Norvasc better than beta blockers for lowering blood pressure

According to a study presented at a meeting of the American Heart Association, Norvasc, was more effective at reducing blood pressure near the heart than standard, older treatments such as beta blockers.

Norvasc, produced by drug company Pfizer was better in lowering central pressure than the atenolol-based conventional recommended treatment, says lead researcher Bryan Williams, a professor at the University of Leicester School of Medicine.

The researchers also say that the results indicate that blood pressure near the heart, or central aortic blood pressure, may be a better predictor of heart attack and stroke risk than a traditional blood pressure measurement taken from the arm using the standard inflated arm cuff.

Norvasc belongs to a class of drugs known as calcium channel blockers, while atenolol is a beta blocker.

Williams says the study found that measuring blood pressure in the arm appeared to underestimate the efficacy of drugs such as amlodipine (Norvasc) and overestimate the efficacy of the beta blocker atenolol.

He regards the results of the study as clear-cut, dramatic and potentially very important.

The study was in fact a part of a major blood pressure study known as ASCOT unveiled earlier this year.

The Conduit Artery Function Evaluation (CAFE) study has helped explain why Norvasc was shown to reduce cardiac death compared with atenolol.

Professor Williams was given permission from Pfizer to do an independent review of about 10 percent, or 2,199, of the patients involved in the ASCOT study, checking their aortic blood pressure as well as the standard blood pressure measurement taken via the arm.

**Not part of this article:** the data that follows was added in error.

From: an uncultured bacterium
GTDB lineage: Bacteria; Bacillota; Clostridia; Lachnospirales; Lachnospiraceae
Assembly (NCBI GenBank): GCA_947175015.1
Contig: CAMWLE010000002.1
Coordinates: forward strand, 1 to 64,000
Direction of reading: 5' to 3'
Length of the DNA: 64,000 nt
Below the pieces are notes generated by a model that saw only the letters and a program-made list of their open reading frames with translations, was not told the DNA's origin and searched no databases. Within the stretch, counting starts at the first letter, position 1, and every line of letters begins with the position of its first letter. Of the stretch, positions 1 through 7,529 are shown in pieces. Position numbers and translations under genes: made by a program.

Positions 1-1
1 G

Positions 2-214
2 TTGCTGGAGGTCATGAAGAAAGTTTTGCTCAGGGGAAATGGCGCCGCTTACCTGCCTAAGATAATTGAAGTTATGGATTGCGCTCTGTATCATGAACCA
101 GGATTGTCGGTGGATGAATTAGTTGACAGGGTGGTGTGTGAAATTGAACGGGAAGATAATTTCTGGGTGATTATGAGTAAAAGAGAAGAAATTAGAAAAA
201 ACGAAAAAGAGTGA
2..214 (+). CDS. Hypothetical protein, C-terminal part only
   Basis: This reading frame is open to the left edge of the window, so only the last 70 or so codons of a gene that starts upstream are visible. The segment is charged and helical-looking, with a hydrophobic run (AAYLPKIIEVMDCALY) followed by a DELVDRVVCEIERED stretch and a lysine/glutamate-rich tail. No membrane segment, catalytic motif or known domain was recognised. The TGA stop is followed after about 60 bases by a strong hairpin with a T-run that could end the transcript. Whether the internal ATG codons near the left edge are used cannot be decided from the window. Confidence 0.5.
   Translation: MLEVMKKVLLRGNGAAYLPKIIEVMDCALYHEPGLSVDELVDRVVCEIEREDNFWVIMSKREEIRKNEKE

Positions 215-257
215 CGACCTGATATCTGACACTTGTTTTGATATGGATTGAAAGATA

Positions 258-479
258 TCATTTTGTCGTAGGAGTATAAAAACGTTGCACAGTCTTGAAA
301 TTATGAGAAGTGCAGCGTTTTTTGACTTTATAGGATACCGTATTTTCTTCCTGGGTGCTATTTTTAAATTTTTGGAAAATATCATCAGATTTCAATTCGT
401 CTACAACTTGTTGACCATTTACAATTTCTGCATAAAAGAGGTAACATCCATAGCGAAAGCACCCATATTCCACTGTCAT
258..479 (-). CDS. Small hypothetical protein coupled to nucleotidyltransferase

Williams explains that while the ASCOT study found Norvasc reduced adverse heart events, including a 14 percent reduction in cardiac death, compared to the beta blocker, the blood pressure reduction appeared to be about the same when measured in the conventional way.

The researchers hypothesized that the death rate difference might be related to blood pressure differences closer to the heart that were not reflected by a standard arm cuff reading.

The researchers say they were astonished when they saw there were such big differences, about 4 millimeters to 5 mm difference in mercury pressure in the central artery, which from a patient perspective is pretty big.

They say they found a significant relationship between how high the central blood pressure was and the likelihood of an adverse clinical outcome independent of what was measured in the arm.

The aortic blood pressure of patients was measured at least three times over the course of four to five years using a noninvasive device called SphygmoCor made by Sydney, Australia-based AtCor Medical Holdings.

Williams is not suggesting that patients routinely ask doctors to check their aortic blood pressure, but more research is needed into what different types of drugs that are routinely used are doing to functions of our large arteries and pressure in the arterial system.

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